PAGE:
It’s the 50th anniversary of Jane Jacobs’ seminal book, The Death and Life of the Great American Cities. Retrospective publications like Reconsidering Jane Jacobs and Wrestling with Moses were all published this year.  HafenCity University in Hamburg is doing a conference called “Queen Jane Jacobs: Jane Jacobs and paradigm shifts in urban planning and urban redevelopment.” In October, Mary Rowe (an urban fellow at the Municipal Arts Society [MAS], Kate Ascher and I will be running a conference at the Rockefeller Foundation’s Bellagio Villa called “Jane Jacobs Revisited: City Building in the 21st Century.”

In New York City last weekend, the Municipal Arts Society hosted Jane’s Walks in all of the five boroughs. Author David Freeland ran a tour called “Harlem: Losses and Gains,” looking at the neighborhood’s forgotten and celebrated gems. David told Untapped about the walk:

“Like all of the Jane’s Walk tours last weekend, the idea for this one was to get out into the city as a community of neighbors and look at how our streets interact with our lives and history. I chose Harlem because of my personal interest in the district and because I wrote about it extensively in [my book] Automats, Taxi Dances, and Vaudeville.  Our walk focused on just one portion of Harlem, beginning at the main commercial thoroughfare of 125th Street and working up to 130th Street. Our stops included the former Baby Grand nightclub, whose sign is preserved beneath the doorway of a Radio Shack, half-hidden by cement; the ornate rear exterior of Pabst’s beer garden on 124th Street; the West End, Alhambra and Apollo Theaters; and finally the charming Astor Row on 130th Street, whose gentle, tree-lined sidewalks and houses with wooden porches suggest the bucolic life of a small town. Afterward, a smaller group of us toured the Strivers’ Row houses on 138th and 139th Streets.”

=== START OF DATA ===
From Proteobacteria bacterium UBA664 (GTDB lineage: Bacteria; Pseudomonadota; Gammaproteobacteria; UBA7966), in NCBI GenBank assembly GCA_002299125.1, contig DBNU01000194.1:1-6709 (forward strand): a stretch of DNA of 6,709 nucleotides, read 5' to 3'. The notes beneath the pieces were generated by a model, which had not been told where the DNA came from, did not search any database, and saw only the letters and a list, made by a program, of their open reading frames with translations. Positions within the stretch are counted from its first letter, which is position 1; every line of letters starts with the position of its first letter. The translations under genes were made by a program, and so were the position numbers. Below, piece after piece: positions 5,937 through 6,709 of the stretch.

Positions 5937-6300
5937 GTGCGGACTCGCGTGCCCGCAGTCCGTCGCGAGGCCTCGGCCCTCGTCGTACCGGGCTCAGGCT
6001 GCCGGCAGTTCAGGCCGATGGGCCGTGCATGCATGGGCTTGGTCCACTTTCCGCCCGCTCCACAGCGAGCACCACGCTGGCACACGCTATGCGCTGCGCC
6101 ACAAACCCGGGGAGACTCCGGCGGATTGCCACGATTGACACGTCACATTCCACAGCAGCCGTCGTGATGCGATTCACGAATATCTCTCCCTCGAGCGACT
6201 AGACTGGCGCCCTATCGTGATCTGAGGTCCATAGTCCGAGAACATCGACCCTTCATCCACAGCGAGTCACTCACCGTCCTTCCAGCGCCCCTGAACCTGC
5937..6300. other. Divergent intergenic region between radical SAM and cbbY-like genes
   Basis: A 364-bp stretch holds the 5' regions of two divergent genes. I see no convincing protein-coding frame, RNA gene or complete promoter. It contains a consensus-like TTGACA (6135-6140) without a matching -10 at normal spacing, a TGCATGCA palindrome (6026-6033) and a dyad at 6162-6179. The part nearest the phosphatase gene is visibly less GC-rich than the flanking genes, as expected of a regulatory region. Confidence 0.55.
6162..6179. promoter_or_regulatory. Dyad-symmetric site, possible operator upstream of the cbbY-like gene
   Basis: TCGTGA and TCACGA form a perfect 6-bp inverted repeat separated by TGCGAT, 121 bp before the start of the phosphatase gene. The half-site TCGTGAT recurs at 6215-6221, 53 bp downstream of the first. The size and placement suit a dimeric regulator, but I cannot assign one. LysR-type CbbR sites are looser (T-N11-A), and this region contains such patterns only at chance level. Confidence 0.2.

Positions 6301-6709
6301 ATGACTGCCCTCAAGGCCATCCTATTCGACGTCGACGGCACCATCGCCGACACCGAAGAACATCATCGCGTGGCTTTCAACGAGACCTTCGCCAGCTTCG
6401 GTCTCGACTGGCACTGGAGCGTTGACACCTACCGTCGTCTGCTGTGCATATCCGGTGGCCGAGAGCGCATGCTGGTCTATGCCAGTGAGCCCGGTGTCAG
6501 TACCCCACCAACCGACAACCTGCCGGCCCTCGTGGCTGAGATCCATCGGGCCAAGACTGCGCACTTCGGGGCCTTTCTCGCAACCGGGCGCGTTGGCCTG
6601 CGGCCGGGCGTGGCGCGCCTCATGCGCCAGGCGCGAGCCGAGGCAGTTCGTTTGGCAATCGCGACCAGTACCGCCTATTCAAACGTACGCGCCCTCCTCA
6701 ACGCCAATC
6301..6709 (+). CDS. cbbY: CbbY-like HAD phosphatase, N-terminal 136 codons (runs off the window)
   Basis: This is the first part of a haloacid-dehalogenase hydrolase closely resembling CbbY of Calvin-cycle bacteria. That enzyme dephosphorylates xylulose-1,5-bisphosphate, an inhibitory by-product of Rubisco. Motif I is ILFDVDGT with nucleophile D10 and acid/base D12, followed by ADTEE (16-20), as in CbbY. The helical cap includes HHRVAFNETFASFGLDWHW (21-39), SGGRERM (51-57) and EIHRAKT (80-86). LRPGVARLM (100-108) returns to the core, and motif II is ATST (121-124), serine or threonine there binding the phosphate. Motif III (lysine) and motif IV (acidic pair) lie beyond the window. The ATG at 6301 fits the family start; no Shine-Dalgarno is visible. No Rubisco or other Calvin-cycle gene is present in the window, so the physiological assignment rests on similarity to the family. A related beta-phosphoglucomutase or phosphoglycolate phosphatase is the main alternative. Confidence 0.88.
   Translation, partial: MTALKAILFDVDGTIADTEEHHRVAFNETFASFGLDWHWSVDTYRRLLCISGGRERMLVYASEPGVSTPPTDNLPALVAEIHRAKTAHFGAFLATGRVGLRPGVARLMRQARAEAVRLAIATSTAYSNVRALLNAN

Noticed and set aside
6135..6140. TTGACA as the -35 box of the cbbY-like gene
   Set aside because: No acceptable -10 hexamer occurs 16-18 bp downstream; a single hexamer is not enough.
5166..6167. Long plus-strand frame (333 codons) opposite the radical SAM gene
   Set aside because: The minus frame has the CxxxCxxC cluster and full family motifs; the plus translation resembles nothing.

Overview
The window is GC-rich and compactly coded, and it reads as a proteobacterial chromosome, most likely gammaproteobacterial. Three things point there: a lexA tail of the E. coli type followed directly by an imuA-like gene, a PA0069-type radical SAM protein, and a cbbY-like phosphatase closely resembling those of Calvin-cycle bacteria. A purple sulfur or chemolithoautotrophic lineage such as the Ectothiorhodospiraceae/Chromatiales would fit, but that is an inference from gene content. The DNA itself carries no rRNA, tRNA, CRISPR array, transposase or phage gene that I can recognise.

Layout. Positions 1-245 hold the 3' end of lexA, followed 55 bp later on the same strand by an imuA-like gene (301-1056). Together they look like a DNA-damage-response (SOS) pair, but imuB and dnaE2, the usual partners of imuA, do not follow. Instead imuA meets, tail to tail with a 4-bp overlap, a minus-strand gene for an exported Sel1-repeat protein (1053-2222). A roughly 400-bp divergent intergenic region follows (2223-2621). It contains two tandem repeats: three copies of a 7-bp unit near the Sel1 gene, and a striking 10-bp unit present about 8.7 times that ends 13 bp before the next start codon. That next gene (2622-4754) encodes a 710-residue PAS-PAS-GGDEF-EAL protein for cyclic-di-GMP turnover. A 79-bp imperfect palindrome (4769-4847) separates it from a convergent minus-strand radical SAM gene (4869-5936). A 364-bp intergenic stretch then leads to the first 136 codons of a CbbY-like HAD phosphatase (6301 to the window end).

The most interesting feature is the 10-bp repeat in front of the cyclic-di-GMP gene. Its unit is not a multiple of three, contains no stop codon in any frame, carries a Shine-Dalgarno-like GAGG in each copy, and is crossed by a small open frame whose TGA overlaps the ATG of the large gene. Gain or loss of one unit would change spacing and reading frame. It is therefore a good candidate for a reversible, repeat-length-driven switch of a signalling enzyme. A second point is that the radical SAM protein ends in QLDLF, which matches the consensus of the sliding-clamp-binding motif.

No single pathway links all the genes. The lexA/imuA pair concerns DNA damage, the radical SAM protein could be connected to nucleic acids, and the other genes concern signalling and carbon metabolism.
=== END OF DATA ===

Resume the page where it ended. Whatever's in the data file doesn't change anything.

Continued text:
Here are some photographs taken by Rafael Diazcasas of the walk on the beautiful Sunday afternoon:

At the Radio Shack, where the sign of the former Baby Grand nightclub is concealed beneath the doorway:

Standing in front of the Alhambra Theater and Ballroom, 126th Street. Music greats such as Bessie Smith performed here:

Rear of Pabst’s beer garden, 124th Street. Around 1900, Pabsts’s was reputed to be the largest restaurant in the United States:

Across the street from the former Harlem Casino/Loew’s Seventh Avenue Theater, possibly the oldest theatrical building in Manhattan:

125th Street and 8th Avenue (next two photos):

125th Street and Lenox Avenue (next two pictures):

124th Street:


Check out David’s book: Automats, Taxi Dances, and Vaudeville: Excavating Manhattan’s Lost Places of Leisure